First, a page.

Music and Dance Drives New Blood Pressure Campaign
(NewsUSA) -Approximately half of U.S. adults have high blood pressure, but many don't know it, according to the American Heart Association. A new public service campaign from the American Heart Association, American Medical Association and Ad Council in partnership with HHS Office of Minority Health and Health Resources & Services Administration encourages all adults to take control by monitoring their blood pressure at home and sharing the numbers with their doctor.
The "Get Down with Your Blood Pressure" public service announcement uses catchy music and memorable dance moves to get the attention of people who have and are at increased risk for high blood pressure and negative health consequences associated with it, such as heart attack, stroke and severe complications of COVID-19.
The campaign keeps it simple, and encourages those with high blood pressure to regularly follow four easy steps: "Get It, Slip It, Cuff It, Check It." That means Get the blood pressure cuff, Slip it on, use the band to Cuff your arm, Check your blood pressure with a validated monitor and share the numbers with your doctor. The campaign's detailed instructional videos are available in English and Spanish.
"This new campaign is a fun way to get people engaged in monitoring their blood pressure and keeping it under control -- which can often feel daunting to many patients"-- and is timely given that high blood pressure puts patients at higher risk of severe complications of COVID-19," says American Medical Association president Gerald E. Harmon, M.D. "We are committed to eliminating structural drivers of health inequities that place Black and Brown communities at increasing risk of heart disease," Dr. Harmon adds.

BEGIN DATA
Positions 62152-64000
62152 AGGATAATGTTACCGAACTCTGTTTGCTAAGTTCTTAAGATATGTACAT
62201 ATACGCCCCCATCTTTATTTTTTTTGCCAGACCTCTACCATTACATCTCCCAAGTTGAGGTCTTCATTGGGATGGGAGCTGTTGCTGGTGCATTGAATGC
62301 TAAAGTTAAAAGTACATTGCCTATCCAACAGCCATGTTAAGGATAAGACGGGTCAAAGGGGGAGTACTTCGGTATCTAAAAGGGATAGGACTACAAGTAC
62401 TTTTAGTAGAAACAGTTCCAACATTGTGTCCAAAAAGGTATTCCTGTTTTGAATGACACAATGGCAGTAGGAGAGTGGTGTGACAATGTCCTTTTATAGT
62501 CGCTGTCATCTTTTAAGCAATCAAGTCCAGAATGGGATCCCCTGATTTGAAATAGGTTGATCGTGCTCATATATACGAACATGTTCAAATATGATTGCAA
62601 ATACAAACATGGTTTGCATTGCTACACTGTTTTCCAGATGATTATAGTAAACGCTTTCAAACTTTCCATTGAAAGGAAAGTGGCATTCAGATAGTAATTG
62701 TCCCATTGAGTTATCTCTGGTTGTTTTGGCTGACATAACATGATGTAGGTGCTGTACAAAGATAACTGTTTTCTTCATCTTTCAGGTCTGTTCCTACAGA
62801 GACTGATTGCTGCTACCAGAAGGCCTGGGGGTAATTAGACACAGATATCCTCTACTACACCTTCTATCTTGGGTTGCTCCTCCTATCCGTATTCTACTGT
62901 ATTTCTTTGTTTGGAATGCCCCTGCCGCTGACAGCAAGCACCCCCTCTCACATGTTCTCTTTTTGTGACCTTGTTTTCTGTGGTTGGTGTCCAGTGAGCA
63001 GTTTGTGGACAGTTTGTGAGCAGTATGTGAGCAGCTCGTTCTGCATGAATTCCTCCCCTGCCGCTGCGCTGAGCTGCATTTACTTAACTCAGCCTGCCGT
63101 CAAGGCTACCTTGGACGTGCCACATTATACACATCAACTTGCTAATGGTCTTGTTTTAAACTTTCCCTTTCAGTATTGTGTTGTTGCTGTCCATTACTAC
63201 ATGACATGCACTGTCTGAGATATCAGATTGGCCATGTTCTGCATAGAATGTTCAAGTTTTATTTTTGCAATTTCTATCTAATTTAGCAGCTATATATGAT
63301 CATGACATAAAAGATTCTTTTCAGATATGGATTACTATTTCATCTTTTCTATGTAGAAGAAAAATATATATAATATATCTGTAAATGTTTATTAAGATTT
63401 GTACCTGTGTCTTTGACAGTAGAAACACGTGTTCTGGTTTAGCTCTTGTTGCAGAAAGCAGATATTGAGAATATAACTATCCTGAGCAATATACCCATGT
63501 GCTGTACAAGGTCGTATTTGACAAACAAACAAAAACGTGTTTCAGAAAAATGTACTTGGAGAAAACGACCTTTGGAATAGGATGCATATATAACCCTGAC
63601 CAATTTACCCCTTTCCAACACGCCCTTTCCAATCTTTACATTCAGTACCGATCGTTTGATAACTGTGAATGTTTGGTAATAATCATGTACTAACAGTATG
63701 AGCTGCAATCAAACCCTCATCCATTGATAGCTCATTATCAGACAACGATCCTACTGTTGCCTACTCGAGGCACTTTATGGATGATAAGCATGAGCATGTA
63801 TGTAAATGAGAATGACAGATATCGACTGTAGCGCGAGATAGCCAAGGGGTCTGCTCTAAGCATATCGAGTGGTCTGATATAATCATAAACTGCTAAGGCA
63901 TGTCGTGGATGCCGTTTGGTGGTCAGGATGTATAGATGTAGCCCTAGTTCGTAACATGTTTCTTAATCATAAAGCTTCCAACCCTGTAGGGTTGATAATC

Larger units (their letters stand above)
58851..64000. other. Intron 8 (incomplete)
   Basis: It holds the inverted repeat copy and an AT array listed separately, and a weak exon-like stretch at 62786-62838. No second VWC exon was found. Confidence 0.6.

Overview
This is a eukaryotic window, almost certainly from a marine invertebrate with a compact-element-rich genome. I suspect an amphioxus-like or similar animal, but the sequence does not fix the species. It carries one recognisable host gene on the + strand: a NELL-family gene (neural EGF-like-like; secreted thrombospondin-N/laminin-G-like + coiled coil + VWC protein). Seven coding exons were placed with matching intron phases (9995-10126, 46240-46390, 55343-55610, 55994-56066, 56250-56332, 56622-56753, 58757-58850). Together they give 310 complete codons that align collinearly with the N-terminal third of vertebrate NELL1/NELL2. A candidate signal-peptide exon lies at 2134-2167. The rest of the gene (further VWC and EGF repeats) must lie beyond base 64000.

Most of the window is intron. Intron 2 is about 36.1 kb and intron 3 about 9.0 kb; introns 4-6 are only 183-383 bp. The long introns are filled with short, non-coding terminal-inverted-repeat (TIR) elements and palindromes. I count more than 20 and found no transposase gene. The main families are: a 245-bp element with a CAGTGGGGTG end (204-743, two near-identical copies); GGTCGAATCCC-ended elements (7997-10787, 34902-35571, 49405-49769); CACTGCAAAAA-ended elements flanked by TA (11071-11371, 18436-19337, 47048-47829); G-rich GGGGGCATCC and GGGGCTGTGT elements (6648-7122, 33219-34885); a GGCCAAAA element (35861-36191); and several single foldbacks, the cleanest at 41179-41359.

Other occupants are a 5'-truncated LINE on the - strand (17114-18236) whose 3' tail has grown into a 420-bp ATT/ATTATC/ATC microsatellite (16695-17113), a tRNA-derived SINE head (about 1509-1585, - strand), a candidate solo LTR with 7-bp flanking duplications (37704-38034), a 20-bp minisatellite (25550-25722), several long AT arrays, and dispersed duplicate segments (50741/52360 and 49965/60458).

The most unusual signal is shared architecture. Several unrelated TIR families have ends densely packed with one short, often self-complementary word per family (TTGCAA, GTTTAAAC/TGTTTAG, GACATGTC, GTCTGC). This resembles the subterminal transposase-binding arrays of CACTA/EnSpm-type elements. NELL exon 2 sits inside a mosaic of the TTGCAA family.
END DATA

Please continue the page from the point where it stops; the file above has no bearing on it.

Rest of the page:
The campaign emphasizes self-monitoring and encourages individuals to work with their doctors to create a personalized plan to manage and treat high blood pressure. Changes to unhealthy eating habits and increases in physical activity may be all it takes to get your blood pressure to a healthy range. However, sometimes it's not that simple. If your doctor prescribes a blood pressure medication, be sure to take it as directed.
"This campaign is part of the American Heart Association's National Hypertension Control Initiative," says Donald M. Lloyd-Jones, M.D., ScM, F.A.H.A., president of the American Heart Association, chair of the Department of Preventive Medicine and Eileen M. Foell Professor of Heart Research and Professor of Preventive Medicine, Medicine, and Pediatrics at Northwestern University Feinberg School of Medicine in Chicago, Illinois. "The initiative encompasses direct education and training on blood pressure measurement and management with health care professionals in community health centers and community-based organizations. We are meeting people where they are with access to blood pressure education and resources to reduce high blood pressure in communities that need it most."
Visit heart.org/hbpcontrol for more information about blood pressure management.